MIT: 80 MPG Hybrid
Swiss Researchers Make an 80-mpg Hybrid
Researchers in Switzerland propose an ultra-efficient hybrid electric vehicle that runs on natural gas and diesel.
If electric vehicles don’t take off, maybe we can achieve fuel economy targets with cars that combine a little bit of everything.
Researchers at the Swiss Federal Institute of Technology in Zurich have developed an ultra-efficient new engine that runs on a combination of natural gas and diesel. When combined with a battery and electric motor to make a hybrid vehicle, it could allow a car to get the equivalent of 80 miles per gallon, the researchers say. That’s far better than the 50 miles per gallon you can expect from the most efficient existing hybrids such as the Toyota Prius. The only catch would be finding both natural gas and diesel for refueling.
In theory, the technology could provide an alternative to electric vehicles and plug-in hybrids for achieving strict fuel economy standards around the world. In Europe, the standards require cars to achieve the equivalent of 55 miles per gallon, on average, by 2020. In the U.S., vehicle fleets need to hit that target by 2025. Doing so will inevitably require automakers to sell some vehicles that surpass those targets to offset emissions from SUVs and other larger vehicles.
Christopher Onder, a senior scientist at the Swiss Federal Institute, says the new design could provide “a bridge to when electric vehicles are really affordable.” The researchers estimate the technology would add about $8,000 to the cost of a conventional gasoline-powered car. Some electric vehicle technology costs far more. The electric version of the Ford Focus, for example, costs $19,000 more than the gas-powered one.
The Zurich researchers modified a diesel engine, which is already very efficient, to run on natural gas, which reduces emissions compared to burning diesel. To allow a diesel engine to run efficiently on natural gas, the researchers injected a little diesel fuel at certain points to get the natural gas to ignite properly. The diesel accounts for 10 percent or less of the total fuel burned in the engine. The battery and electric motor kick in when the engine would run less efficiently, reducing emissions still more.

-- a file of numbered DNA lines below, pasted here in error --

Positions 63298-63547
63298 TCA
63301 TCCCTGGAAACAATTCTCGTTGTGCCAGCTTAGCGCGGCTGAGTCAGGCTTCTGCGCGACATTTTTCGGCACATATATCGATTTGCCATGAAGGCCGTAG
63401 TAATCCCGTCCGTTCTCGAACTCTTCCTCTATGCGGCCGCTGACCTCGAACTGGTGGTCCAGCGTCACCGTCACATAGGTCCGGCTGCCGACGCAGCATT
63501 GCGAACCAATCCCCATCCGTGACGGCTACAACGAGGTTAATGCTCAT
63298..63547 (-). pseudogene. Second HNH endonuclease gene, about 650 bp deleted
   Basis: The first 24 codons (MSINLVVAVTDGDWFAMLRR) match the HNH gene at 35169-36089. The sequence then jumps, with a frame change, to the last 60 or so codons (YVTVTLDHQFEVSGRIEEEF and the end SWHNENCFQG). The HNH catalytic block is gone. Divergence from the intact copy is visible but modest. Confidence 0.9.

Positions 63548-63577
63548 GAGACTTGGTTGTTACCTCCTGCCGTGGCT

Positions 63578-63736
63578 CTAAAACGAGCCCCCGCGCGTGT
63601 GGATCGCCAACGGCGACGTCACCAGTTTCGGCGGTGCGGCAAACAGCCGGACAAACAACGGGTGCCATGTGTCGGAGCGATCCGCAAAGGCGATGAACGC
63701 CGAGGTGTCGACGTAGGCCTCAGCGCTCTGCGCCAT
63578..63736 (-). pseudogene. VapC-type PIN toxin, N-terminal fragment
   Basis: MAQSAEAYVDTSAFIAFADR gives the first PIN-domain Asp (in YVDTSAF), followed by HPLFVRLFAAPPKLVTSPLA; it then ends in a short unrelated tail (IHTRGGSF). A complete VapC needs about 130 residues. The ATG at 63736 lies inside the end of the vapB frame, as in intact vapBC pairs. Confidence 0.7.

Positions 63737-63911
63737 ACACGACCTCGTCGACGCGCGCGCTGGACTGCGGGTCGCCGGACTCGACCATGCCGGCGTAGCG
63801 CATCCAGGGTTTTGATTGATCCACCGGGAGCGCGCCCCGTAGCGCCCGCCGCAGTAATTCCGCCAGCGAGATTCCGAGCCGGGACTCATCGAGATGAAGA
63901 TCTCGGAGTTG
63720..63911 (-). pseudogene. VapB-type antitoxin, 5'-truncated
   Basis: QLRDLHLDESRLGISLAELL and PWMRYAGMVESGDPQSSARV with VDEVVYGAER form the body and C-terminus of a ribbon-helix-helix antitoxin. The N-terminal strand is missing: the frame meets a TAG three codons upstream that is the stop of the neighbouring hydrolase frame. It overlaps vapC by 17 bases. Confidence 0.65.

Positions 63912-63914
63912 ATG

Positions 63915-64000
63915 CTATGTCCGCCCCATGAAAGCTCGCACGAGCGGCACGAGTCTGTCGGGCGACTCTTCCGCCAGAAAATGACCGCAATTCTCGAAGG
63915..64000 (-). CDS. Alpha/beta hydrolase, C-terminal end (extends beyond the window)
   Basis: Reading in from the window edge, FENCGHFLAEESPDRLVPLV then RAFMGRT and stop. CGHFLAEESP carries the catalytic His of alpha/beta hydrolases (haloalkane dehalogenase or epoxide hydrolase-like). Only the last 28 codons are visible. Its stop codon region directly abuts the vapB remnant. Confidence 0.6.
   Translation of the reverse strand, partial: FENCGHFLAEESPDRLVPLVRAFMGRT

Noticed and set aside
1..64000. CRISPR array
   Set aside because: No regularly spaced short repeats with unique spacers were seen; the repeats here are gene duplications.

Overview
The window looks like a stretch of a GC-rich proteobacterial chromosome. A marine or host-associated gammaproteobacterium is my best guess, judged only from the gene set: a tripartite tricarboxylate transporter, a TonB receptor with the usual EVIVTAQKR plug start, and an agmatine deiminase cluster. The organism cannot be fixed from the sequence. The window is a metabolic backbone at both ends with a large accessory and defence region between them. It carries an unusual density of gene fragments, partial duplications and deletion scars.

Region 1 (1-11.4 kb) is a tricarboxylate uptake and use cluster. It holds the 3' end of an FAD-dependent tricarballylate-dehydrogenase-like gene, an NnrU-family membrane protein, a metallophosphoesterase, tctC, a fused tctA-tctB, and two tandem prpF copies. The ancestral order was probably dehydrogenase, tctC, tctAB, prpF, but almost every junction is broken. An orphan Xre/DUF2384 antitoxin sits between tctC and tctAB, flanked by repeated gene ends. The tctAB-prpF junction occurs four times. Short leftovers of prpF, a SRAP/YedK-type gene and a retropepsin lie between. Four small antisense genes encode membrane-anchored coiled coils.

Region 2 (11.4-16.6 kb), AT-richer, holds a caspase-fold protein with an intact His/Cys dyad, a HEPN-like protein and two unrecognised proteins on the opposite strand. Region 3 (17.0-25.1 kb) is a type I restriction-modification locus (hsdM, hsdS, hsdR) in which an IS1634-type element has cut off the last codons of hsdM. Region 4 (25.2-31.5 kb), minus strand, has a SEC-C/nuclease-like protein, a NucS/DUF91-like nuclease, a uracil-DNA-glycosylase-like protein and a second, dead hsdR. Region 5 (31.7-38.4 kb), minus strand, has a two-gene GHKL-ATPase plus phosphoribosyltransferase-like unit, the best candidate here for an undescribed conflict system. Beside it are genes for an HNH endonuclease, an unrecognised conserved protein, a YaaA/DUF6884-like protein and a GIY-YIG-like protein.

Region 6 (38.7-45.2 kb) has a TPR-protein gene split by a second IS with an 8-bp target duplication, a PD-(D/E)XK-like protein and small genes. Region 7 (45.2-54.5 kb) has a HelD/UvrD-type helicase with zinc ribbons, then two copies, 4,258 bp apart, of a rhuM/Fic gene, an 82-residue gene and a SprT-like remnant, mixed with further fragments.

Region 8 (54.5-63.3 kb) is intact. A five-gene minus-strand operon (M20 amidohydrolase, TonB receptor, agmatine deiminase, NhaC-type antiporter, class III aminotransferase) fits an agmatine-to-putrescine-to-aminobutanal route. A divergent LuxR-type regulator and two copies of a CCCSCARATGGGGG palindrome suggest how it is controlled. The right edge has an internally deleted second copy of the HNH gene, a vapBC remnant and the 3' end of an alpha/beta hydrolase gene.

Natural-gas-powered cars already exist, but they have a shorter range than gasoline-powered cars by about 100 miles. But this isn’t the case with the new design, since the engine is so efficient, which would allow a vehicle to travel farther per liter of natural gas.
The researchers aren’t the first to try combining two fuel tanks in one vehicle. Others have developed engines that run on both gasoline and diesel (see “Reinventing the Gasoline Engine”). And injecting gasoline and ethanol into an engine separately (rather than blending them in fuel, as is done now) has been shown to improve fuel economy (see “The Incredible Shrinking Engine”). There have even been previous natural gas and diesel combinations for large engines, though not for cars. While these concepts have been around for years, they’ve yet to catch on. “The major hurdle is to get consumers used to the idea of using two fuels,” says Rolf Rietz, a professor of engineering at the University of Wisconsin at Madison.
The new technology would be more expensive than an ordinary hybrid because diesel engines can cost thousands of dollars more than gasoline ones, and batteries and motors also add thousands of dollars. “This is a costly approach, and attractive results may be obtained with less cost and complexity,” says Larry Rinek, a senior technology consultant at Frost and Sullivan, a consulting company.
The technology could compete with plug-in vehicles, which can achieve similar emissions on short commutes by traveling on electricity stored from the grid before using gasoline. But plug-in hybrids could, in fact, be more expensive than the new technology. The Ford C-Max Energi plug-in hybrid, for example, costs $16,000 more than a similar gasoline-powered car.
Also, the efficiency of plug-in vehicles drops after the stored grid electricity is used up. In contrast, the new vehicle design would retain its fuel economy for long trips.